How does vim help me kick ass at life? It’s simple. I type less.
Vim allows you to map key combinations together to do wonderful things.
Do you absolutely hate trailing whitespace or tabs in your files?
nnoremap <silent> <F5> :let _s=@/<Bar>:%s/\s\+$//e<Bar>:let @/=_s<Bar>:nohl<CR>:retab<CR>
F5 will clean out all that junk for you.
A lot of times, I’ll be working on feature files and want to change the
first word in a line (change a
Given to a
map <silent> <C-h> ^cw
<Control>+h will move the cursor to the beginning of
the text on that line and change the first word.
Here’s a gem I stole from my coworker Joe:
vmap D y'>p
When you’re in visual mode (that is, you have text selected), hitting
duplicate whatever’s selected directly below. This really comes in handy when
you’re writing tests.
I use rails.vim, but there are a couple of other commands I wish it contained. Here are two that I added:
" Edit routes command! Rroutes :Redit config/routes.rb command! RTroutes :RTedit config/routes.rb " Edit factories command! Rfactories :Redit spec/factories.rb command! RTfactories :RTedit spec/factories.rb
I open my routes and factories files a fair amount during the day - who wants to write out that path (even tab-completion is slow, in my opinion.) Write a command, set it and forget it!
The trick to writing code faster is realizing what you do over and over… and making it a couple of keystrokes away.
One of the simple things from cucumber.vim that makes me happy is
<Control>-]. Usually reserved for jumping to a tag, in a cucumber feature it
jumps to the step definition! No more trying to remember where each step is
defined. Just hit
<Control>-] and you’re there.
Getting back to the cucumber feature is different but similar. vim has the
concept of the “alternate” file, which is what you were just editing. So when
you switch to the step definitions, your feature becomes the alternate file.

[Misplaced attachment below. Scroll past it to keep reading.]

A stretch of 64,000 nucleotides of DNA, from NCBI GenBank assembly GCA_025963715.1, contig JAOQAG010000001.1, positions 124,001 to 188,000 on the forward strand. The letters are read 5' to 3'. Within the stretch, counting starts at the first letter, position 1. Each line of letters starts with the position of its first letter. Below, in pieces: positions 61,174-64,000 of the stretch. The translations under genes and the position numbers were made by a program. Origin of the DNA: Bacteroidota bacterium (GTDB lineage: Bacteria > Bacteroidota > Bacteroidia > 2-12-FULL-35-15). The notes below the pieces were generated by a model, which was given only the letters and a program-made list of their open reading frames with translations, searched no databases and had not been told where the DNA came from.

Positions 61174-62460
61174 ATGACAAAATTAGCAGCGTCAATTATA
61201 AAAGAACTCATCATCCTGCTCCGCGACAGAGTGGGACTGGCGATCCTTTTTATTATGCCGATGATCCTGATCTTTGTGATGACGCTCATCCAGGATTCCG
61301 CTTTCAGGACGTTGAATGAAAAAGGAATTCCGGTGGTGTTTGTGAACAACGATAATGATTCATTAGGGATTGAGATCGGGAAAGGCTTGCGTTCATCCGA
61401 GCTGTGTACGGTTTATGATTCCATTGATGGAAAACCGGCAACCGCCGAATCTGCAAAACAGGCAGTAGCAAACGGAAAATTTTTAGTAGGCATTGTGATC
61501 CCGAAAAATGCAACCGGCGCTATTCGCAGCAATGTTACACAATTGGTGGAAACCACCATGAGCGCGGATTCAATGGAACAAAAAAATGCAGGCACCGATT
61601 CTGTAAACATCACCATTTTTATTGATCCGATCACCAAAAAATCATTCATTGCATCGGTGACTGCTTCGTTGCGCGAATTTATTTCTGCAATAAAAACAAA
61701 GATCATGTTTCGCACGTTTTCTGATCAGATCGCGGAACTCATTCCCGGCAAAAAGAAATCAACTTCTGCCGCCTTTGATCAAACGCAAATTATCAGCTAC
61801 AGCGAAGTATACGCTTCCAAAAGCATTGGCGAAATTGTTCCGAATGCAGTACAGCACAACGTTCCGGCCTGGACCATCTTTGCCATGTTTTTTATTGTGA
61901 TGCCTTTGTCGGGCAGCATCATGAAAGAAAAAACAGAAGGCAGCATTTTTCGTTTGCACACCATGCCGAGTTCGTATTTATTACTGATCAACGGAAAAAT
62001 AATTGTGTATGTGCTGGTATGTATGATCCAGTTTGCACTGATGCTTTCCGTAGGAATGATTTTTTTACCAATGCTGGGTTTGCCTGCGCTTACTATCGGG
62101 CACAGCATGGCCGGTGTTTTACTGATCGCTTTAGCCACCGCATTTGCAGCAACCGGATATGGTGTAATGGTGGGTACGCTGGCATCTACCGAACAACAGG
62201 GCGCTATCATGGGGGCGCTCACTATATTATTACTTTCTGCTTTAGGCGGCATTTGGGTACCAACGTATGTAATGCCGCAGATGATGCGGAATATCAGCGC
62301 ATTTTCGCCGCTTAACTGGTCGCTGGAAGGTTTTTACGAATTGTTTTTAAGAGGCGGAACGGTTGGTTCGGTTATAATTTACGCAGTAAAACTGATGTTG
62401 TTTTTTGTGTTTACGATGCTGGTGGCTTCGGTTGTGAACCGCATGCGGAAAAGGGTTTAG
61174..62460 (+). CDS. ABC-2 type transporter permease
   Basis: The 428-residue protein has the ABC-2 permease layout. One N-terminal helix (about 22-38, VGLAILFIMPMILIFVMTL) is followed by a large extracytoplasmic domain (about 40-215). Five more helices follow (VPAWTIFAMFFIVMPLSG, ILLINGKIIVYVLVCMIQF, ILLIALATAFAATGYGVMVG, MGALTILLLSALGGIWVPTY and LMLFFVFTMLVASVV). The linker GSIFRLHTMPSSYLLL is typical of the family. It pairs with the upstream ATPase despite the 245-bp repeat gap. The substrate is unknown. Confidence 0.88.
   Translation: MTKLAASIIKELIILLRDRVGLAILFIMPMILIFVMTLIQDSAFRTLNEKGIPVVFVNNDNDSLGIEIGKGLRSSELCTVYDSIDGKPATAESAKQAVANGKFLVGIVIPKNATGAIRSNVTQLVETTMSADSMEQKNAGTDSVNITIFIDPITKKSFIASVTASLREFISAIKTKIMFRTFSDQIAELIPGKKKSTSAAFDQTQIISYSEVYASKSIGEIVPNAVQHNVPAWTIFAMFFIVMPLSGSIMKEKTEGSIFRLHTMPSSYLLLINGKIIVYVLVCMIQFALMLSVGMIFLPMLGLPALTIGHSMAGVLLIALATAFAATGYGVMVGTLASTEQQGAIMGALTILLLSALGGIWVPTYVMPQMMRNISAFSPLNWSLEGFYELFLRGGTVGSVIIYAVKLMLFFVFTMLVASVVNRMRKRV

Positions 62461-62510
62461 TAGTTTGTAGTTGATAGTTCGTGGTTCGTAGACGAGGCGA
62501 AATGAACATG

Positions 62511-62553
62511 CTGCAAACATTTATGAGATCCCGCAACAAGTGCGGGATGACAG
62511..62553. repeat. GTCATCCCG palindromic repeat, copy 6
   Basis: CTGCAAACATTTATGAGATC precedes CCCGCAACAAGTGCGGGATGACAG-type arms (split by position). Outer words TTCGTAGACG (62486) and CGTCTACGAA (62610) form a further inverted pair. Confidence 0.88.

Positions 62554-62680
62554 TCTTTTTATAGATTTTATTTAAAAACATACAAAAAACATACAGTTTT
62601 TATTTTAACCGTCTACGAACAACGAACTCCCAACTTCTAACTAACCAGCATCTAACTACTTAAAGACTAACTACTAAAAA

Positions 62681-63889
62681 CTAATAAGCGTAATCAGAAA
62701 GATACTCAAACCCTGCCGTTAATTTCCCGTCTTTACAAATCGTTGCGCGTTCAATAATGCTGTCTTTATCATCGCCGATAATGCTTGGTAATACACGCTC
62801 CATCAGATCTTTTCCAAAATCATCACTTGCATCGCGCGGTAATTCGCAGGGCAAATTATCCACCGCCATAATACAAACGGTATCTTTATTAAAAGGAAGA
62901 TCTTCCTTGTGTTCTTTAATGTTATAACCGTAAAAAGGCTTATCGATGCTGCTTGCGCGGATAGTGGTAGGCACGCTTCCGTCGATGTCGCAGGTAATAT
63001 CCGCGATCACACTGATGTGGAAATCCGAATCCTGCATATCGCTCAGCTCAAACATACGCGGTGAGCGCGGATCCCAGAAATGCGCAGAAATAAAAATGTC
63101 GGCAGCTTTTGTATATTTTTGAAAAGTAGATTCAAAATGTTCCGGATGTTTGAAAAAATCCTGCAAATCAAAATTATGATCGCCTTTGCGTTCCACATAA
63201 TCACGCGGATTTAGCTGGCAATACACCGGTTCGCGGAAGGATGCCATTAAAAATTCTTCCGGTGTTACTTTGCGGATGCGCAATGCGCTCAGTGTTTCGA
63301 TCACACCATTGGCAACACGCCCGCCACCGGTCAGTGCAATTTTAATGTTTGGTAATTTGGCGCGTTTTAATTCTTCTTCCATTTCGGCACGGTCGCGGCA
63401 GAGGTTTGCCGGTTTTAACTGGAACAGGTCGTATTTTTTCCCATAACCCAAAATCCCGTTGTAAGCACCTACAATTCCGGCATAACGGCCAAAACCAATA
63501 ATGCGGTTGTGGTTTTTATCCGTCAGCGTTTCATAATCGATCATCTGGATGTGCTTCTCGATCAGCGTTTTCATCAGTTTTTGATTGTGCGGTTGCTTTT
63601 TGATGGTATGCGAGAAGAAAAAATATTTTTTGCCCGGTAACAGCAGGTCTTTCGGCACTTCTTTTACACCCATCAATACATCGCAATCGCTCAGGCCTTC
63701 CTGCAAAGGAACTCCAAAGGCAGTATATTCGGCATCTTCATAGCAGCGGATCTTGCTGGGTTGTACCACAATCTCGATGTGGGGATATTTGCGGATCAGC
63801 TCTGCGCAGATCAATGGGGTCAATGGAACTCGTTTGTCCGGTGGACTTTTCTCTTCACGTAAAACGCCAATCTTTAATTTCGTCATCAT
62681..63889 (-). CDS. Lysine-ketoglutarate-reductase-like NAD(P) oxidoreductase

You can switch back to it with
<Control>-6). You can do
this as much as you want and you’ll keep swapping between the feature and the
step definition you’d just opened. Also handy for a class and its tests.
Vim can handle multiple files admirably using buffers, splits, and tabs.
Every file you open using
gf or any other way of
opening a new file) is added to your buffer list. See your buffer list with
:buffers. You can switch to any buffer from that list with
specifying either the number or the file name (the file name will
tab-complete). Close the current buffer and remove it from the list with
Go to the prior buffer with
:buffers this file has a ’
in front of it.
:e ~/.vimrc " edit the file ~/.vimrc :e ~/.zshrc " edit the file ~/.zshrc <Control>-6 " switch back to ~/.vimrc :buffers " view all open buffers :buffer .z " switch to the ~/.zshrc buffer :bd " close the ~/.zshrc buffer and remove it from the list
Well what if we want both buffers visible at once? For this we want a split!
Horizontally split your screen using
:split (or just
:sp); vertically split
:vsplit. Rails.vim gives you extra love here: all those
:Rview, etc. commands can instead be
:RVview (S =
:split, V =
Jump between splits using
^w followed by a motion.
^wj will jump to the
split below the current one;
^wl to the split to the right; and so on.
^w^w will jump to the prior split (hold down
^w to bounce between things).
Move them with
^wL, and so on.
I have much more to say about tabs but I’m running low on space so here’s a fun prank:
noremap <Up> <Down> noremap <Down> <Up> noremap <Left> <Right> noremap <Right> <Left>
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